Determining (Almost) Any Shortcut's Target

Wednesday, December 19, 2018

Find the mark every time!

Here is another great utility that hits the mark from Jacques Bensimon

So you’ve installed a Windows application, and now you’re interested in knowing the target executable of one of the shortcuts that were created (to avoid a nasty surprise with a Startup shortcut, for example), but when you look at the shortcut’s Properties, you see something like this, a grayed out product name rather than an executable target:


Internally, such “Windows Installer shortcuts” contain a Product Code, a  Feature ID, and, generally, a Component Code (for more information about Installer nomenclature and other useful info, see this previous post).  In the rare cases where the shortcut is missing the Component Code (as determined by the API function MsiGetShortcutTarget), it can be retrieved (as part of a base-85 “Darwin Descriptor”) and decoded from the Registry using the Product Code and Feature ID.  Once the Product Code and Component Code are in hand, a call to function MsiGetComponentPath determines the path to the target executable.  And this is what the IPM console utility LnkTarget does for you.  For completeness, the utility also works with traditional shortcuts that have an explicit target.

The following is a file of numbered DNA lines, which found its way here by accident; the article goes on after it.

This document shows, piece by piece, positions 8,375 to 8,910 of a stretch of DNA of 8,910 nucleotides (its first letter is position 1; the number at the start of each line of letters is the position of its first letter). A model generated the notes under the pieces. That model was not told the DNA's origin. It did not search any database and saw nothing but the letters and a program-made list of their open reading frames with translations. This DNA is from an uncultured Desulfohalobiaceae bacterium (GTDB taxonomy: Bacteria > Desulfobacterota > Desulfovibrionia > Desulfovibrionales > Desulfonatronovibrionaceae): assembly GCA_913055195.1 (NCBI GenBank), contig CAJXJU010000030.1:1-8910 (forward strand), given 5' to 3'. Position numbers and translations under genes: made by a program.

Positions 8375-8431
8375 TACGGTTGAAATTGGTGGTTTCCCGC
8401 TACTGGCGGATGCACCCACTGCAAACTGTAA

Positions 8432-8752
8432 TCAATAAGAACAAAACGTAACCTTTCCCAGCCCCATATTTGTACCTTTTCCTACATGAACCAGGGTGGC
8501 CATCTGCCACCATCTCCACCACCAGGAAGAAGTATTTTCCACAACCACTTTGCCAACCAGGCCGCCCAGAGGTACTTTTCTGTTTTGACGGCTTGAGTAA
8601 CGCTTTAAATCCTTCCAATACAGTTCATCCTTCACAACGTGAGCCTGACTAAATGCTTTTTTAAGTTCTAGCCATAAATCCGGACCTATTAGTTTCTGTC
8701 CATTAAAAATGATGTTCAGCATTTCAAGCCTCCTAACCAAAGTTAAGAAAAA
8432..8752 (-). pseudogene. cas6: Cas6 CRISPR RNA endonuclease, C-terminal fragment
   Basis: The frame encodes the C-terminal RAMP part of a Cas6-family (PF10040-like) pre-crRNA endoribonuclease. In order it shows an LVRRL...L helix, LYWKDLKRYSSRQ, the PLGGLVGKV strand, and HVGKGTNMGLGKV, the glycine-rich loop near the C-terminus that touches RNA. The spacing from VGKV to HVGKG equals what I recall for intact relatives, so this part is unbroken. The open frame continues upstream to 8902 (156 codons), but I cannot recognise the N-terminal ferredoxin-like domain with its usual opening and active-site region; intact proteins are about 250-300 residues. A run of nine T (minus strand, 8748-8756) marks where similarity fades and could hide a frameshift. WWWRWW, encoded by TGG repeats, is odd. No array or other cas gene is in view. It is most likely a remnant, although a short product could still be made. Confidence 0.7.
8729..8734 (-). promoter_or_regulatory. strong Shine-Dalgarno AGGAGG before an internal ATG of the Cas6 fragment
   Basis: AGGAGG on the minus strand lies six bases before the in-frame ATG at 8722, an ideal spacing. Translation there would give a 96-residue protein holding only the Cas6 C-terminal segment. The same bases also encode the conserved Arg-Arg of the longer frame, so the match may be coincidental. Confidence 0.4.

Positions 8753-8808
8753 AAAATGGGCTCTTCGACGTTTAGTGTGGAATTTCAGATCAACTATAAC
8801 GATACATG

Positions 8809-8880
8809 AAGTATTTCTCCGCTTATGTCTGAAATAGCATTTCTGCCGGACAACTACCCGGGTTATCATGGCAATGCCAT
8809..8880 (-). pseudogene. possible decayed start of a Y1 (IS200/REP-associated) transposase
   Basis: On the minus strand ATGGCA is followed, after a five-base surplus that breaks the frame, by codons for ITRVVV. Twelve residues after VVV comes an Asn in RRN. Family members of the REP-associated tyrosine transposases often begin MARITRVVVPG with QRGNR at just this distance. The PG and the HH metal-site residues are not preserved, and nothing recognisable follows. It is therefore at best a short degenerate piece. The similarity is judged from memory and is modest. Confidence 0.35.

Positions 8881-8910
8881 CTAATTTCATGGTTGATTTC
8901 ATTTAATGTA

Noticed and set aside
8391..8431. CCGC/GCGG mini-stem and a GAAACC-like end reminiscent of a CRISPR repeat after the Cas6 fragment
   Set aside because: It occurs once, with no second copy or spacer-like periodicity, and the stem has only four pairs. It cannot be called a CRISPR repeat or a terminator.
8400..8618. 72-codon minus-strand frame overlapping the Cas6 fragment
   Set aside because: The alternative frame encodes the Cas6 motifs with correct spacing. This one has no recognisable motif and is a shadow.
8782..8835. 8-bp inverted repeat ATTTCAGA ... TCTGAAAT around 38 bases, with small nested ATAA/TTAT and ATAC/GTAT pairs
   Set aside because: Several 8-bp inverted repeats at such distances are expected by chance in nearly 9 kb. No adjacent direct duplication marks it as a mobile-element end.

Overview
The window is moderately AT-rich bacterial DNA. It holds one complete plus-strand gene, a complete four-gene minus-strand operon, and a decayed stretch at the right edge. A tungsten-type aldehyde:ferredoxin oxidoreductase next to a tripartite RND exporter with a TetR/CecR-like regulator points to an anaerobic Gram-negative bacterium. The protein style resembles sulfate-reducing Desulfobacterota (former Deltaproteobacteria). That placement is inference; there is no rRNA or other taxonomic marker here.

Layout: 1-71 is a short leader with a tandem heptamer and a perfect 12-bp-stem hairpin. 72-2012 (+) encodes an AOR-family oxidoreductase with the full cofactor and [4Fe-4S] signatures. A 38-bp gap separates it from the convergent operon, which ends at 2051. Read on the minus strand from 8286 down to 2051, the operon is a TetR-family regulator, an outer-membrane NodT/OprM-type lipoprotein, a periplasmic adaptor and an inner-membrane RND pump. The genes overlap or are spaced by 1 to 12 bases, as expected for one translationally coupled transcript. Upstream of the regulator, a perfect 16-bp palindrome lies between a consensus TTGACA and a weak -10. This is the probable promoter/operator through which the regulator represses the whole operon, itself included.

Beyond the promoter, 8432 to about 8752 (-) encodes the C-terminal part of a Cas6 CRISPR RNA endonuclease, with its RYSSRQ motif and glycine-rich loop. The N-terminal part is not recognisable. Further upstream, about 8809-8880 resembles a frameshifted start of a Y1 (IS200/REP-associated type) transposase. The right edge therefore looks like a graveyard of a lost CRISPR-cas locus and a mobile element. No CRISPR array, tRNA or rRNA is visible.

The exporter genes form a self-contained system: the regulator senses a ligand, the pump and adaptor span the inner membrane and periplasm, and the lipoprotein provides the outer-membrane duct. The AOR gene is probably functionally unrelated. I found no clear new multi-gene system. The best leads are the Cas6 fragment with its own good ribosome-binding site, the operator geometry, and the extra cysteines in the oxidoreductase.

• The download archive contains 32- and 64-bit versions of the utility.  Use the appropriate one for your operating system’s bitness, not the application’s.
  • To identify the target of an Installer shortcut, the utility must be run on the machine that has the application installed.  The API functions involved are very much dependent on the Registry information associated with the installed application.  This is why viewing the Properties of an Installer shortcut belonging to a non-installed (or uninstalled) application shows an entirely blank Target field.
  • What shortcuts doesn’t the utility work with?
    • The exceedingly rare Installer shortcuts that are both missing a component code and where the component code isn’t retrievable from the expected Registry location, necessitating a key-by-key search.  It didn’t seem worthwhile to implement this feature (maybe someday).  <- [Editor’s note: Hit JB up on Twitter with examples if you need this feature!]
    • UWP (Modern/Metro) app shortcuts, like for Edge.  Don’t get me started on those :(, though I may at some point create a utility to generate “normal” Explorer shortcuts to UWP apps (those that have an associated protocol defined in the Registry are easy, the others not so much).


Be sure to follow Jacques on Twitter at @JacqBens.

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